Iran allows Swiss to see US hikers
WASHINGTON - The State Department on Tuesday welcomed Iran's decision to allow Swiss diplomats to meet with three Americans who have been detained in Iran since being arrested for illegal entry in late July.
The move could be seen as a conciliatory gesture on Iran's part, coming two days before a high-profile meeting between Iran and five world powers seeking to persuade Iran to abandon any effort to build nuclear weapons.
The Swiss government, which represents U.S. interests in Tehran, offered few details of the visit.
Iraq budget poses security challenge
BAGHDAD - Iraq's budget shortfall due to low oil prices presents a challenge to building up the country's army and raises questions about whether it will be able to protect itself when U.S. troops leave, a top American commander said Wednesday.
Iraq's security plans have been derailed because of the drop in oil prices, hampering efforts to buy ships, planes and weapons and slowing down the construction of the necessary national supply chain.
With a looming deadline for American troops to pull out of Iraq by 2012 under a U.S.-Iraqi security pact, the clock is ticking on U.S. training efforts.
President Barack Obama has ordered all combat troops out of Iraq by Aug. 31, leaving up to 50,000 troops to train and advise until the end of 2011.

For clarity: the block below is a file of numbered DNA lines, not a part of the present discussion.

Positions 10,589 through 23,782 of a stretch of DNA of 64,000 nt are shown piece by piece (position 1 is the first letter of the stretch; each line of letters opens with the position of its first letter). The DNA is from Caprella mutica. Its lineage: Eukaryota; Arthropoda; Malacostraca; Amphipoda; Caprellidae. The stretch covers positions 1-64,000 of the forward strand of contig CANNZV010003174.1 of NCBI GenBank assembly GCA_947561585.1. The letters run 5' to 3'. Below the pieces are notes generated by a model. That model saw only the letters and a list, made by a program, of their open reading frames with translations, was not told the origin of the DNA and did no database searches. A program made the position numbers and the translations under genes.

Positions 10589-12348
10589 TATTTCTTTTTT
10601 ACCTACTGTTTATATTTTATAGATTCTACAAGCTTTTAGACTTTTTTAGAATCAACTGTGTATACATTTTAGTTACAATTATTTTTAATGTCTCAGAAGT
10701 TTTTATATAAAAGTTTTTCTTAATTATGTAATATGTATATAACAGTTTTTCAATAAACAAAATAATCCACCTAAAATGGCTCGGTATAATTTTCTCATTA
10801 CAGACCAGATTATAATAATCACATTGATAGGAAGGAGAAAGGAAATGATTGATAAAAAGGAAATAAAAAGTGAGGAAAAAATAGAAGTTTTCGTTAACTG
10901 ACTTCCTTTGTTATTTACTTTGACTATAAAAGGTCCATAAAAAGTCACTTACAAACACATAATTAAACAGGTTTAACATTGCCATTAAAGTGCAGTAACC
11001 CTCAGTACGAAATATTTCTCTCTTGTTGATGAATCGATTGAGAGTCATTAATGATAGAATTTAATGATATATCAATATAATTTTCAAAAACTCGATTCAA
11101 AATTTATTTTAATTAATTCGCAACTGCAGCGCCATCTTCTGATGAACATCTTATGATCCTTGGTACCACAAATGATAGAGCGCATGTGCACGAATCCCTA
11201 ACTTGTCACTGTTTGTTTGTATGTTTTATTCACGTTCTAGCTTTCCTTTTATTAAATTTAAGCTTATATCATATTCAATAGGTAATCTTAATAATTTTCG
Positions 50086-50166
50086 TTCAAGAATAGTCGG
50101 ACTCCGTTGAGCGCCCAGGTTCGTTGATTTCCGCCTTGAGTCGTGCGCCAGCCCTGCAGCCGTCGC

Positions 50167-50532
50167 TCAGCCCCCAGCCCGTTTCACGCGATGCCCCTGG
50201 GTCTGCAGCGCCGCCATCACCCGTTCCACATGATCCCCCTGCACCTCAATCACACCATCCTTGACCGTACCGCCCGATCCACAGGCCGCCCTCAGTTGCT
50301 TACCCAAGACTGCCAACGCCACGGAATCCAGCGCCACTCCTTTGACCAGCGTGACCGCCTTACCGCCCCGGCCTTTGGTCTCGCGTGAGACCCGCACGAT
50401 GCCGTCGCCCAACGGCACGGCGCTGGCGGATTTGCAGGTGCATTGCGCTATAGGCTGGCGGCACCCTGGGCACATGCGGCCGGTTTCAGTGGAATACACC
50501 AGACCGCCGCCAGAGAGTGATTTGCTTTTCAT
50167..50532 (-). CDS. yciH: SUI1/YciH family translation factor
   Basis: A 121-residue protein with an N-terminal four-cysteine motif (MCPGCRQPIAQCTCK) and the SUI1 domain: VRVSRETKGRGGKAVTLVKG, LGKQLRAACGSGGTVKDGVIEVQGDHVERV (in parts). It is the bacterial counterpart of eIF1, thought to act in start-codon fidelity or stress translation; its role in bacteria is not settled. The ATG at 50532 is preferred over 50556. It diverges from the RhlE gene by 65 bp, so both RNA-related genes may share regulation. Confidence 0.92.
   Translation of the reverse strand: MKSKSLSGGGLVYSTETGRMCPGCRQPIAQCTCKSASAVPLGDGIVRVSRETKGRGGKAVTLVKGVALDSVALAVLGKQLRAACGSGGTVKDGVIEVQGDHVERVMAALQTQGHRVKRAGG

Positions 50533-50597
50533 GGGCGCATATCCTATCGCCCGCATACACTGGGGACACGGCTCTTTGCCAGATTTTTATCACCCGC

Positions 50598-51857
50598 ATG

Kenya, Ethiopia seize ivory stash
NAIROBI, Kenya - Authorities in Ethiopia and Kenya have seized more than 2,600 pounds of bloodstained ivory from about 100 illegally killed elephants at airports, the head of Kenya's Wildlife Service said Wednesday.
Julius Kipng'etich said trained dogs sniffed out a consignment of bloodstained tusks at Kenya's national airport late Tuesday. Another shipment of tusks sent by the same individual had been seized Monday at the airport in Ethiopia's capital.
Both shipments were sent as unaccompanied luggage to Bangkok. Police have launched an investigation and wildlife officials said they will continue to patrol the airport with dogs.
Congress OKs more Pakistan aid
WASHINGTON - Legislation to triple aid to Pakistan and stem the tide of radicalism and anti-Americanism in that Asian nation cleared Congress on Wednesday and moved to President Barack Obama for his signature.
The bill, approved by a voice vote in the House, would provide Pakistan with $1.5 billion in aid a year over the next five years focused on democratic, economic and social development programs.